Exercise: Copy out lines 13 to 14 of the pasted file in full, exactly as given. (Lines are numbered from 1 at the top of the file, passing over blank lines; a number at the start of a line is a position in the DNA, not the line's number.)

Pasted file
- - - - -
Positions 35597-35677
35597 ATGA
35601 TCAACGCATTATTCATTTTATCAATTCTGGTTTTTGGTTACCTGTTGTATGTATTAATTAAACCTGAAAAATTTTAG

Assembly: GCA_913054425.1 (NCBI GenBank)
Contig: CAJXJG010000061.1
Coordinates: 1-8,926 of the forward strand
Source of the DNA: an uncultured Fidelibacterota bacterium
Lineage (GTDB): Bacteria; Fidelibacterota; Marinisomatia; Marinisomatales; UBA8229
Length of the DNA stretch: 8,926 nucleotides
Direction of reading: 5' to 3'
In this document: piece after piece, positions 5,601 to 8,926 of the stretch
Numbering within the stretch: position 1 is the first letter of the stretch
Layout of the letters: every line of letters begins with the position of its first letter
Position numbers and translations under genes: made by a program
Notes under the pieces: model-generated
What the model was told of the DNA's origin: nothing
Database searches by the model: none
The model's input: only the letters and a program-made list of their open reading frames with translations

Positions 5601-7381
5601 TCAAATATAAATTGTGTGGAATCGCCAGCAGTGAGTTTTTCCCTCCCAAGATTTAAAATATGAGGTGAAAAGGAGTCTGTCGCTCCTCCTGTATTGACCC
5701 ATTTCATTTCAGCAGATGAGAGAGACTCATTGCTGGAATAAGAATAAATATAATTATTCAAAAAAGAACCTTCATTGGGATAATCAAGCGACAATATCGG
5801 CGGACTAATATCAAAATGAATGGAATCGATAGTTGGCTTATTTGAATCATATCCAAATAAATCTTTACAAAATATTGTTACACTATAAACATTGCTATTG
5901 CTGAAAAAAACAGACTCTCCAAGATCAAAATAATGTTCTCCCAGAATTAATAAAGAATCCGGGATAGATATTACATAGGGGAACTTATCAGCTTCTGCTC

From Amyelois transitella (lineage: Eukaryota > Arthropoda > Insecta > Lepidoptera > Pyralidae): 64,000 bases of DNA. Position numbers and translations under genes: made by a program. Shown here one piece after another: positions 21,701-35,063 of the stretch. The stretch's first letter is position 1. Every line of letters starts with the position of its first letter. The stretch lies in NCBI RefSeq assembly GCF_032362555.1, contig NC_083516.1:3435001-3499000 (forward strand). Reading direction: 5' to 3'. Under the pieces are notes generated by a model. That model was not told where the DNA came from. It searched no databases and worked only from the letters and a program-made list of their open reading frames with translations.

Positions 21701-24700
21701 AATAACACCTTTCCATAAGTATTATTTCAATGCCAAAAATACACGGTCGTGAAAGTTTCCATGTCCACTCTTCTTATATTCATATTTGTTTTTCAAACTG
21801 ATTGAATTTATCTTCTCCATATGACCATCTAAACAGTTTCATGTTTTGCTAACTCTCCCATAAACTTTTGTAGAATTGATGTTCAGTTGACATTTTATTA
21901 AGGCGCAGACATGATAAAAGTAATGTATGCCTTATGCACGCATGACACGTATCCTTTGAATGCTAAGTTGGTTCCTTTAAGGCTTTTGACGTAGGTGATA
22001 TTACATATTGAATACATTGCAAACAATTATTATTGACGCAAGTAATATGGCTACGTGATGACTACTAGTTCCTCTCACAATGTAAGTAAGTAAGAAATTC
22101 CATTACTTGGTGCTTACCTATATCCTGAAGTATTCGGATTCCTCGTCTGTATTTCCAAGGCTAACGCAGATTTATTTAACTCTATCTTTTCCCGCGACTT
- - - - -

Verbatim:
Layout of the letters: every line of letters begins with the position of its first letter
Position numbers and translations under genes: made by a program